Reedy was impressed by Bishop Creek Canyon, particularly South Lake, Lake Sabrina, and North Lakes as all looking great, as were the creeks near the lakes. North Lake is amazing right now. There are still some greens, but I would definitely go in the next week. Just downslope Aspendell is completely green so it will be a week or two before the colors look good there.”

Lake Sabrina (9/30/18) Mike Caffrey

North Lake (9/30/18) Mike Caffrey

Surveyor’s Meadow 10/1/18) Mike Caffrey

S. Fork Bishop Creek (10/1/18) Mike Caffrey

Mike Caffey also traveled a similar route this weekend, commenting that South Lake, Weir Pond and Parcher’s are nearly Past Peak. While there’s still color to be seen, it’ll be gone, soon. He was similarly pessimistic about how long peak would remain at North Lake and Lake Sabrina, though through the weekend it was “spectacular.”

I write this every autumn, but it never ceases to flabbergast me as to why people ask what they’ll see at North Lake in two weeks, when I’m reporting GO NOW! So, I answer, “bare branches.”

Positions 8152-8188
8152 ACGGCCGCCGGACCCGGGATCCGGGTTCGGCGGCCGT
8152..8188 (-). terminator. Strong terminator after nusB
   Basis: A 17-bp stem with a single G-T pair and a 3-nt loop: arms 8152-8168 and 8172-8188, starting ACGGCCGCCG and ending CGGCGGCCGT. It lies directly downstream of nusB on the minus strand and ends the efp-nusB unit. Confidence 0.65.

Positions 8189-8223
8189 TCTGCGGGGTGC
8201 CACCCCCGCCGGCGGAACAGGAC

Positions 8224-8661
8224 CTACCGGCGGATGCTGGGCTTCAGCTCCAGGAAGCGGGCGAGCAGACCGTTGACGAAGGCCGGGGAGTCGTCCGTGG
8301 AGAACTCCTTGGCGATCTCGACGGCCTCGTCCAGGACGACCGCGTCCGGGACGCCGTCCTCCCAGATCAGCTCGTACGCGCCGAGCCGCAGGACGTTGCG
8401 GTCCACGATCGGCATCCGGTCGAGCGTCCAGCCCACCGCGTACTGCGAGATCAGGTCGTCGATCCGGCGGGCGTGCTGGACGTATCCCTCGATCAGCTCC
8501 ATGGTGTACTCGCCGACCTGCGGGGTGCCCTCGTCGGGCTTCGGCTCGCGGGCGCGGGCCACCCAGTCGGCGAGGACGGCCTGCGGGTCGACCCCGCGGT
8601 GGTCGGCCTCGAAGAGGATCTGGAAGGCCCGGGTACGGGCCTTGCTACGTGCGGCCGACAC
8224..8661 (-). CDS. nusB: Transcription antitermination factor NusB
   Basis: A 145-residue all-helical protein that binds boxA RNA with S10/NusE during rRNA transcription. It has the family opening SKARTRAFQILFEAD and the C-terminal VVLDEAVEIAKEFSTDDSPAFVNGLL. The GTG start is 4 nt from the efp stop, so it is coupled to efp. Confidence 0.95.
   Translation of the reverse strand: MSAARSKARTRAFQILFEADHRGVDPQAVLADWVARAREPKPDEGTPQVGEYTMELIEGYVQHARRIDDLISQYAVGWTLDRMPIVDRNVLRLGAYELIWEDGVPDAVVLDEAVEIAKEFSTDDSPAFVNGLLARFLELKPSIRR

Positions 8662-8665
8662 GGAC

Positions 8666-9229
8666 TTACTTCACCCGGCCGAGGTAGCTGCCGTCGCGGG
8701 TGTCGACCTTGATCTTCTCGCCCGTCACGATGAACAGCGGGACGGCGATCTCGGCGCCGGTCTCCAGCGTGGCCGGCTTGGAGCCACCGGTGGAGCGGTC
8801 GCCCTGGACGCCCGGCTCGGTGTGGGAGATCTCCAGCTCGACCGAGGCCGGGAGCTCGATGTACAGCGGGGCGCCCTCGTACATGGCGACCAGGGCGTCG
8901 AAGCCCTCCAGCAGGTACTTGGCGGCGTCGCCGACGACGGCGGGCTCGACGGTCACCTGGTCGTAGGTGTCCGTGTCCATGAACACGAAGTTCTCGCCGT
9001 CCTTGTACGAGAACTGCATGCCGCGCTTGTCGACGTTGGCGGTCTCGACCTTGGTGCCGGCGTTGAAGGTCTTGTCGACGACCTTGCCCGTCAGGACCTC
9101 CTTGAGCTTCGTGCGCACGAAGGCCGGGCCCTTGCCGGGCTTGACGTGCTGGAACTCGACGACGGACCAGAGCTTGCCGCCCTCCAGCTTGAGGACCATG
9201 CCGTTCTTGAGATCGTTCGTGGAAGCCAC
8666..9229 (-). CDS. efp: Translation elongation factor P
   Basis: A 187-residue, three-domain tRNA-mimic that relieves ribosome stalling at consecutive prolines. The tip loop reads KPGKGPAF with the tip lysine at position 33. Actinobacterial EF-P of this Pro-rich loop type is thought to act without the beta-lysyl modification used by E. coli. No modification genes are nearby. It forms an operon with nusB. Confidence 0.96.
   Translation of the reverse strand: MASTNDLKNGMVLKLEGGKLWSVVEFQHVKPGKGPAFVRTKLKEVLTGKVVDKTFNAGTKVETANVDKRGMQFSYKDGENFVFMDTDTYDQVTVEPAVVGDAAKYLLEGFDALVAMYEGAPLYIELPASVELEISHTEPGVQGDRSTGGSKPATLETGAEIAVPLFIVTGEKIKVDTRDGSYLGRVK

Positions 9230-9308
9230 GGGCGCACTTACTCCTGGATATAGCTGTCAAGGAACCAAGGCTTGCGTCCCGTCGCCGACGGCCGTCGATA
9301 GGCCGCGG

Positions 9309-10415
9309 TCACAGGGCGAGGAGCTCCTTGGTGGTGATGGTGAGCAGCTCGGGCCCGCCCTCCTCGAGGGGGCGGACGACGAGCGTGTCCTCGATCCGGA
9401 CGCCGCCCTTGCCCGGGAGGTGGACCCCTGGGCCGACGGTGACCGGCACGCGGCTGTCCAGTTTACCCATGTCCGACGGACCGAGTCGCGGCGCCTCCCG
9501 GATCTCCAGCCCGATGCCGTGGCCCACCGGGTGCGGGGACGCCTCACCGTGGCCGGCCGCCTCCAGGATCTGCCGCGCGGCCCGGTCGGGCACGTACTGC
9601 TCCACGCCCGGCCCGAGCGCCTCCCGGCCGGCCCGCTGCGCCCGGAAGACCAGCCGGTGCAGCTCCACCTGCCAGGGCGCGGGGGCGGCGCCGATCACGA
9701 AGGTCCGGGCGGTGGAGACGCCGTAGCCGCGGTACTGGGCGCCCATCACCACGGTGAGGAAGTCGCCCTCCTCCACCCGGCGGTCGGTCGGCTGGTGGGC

Remember, peak color lasts about two weeks. So, when you first see GO NOW! on a Near Peak destination, pack your bags. If you see it on a Peak destination, the car should be running and you should be heading out the door. If you don’t, YOU MISSED IT.

Red Lake Creek Cabin, Hope Valley (9/30/18) Mike Caffrey

Note that just because it’s Past Peak at one elevation, you haven’t missed it everywhere. If you’re truly in search of beauty, go to a lower elevation. For example, plan now to visit June Lake from Oct. 11 – 18. It should be gorgeous, then.  I can make no promises, however, how good June Lake will be on Oct. 20. 

  • Hope Valley (7,300′) – Peak (75-100%) GO NOW! – It’ll be great for maybe another week.
  • Monitor Pass (8,314′) – Near Peak (50-75%) GO NOW!
  • Dunderberg Meadows (8,609′) – Peak (75-100%) GO NOW! – This is a wow destination right now.
  • June Lake Loop (7,654′) – Just Starting to Patchy (0 – 50%) – Plan now to visit in mid October.
  • South Lake, Bishop Creek Canyon (9,768′) – Peak to Past Peak (75-100%) GO NOW or YOU MISSED IT! – There will still be great color down the canyon, but it’s almost past peak at the highest elevations.
  • Lake Sabrina, Bishop Creek Canyon (9,150′) – Peak (75-100%) GO NOW! – Are your bags packed?
  • North Lake, Bishop Creek Canyon (9,000′) – Peak (75-100%) GO NOW! – Is your motor running?

Red Lake Creek Cabin, Hope Valley (10/2/18) Phillip Reedy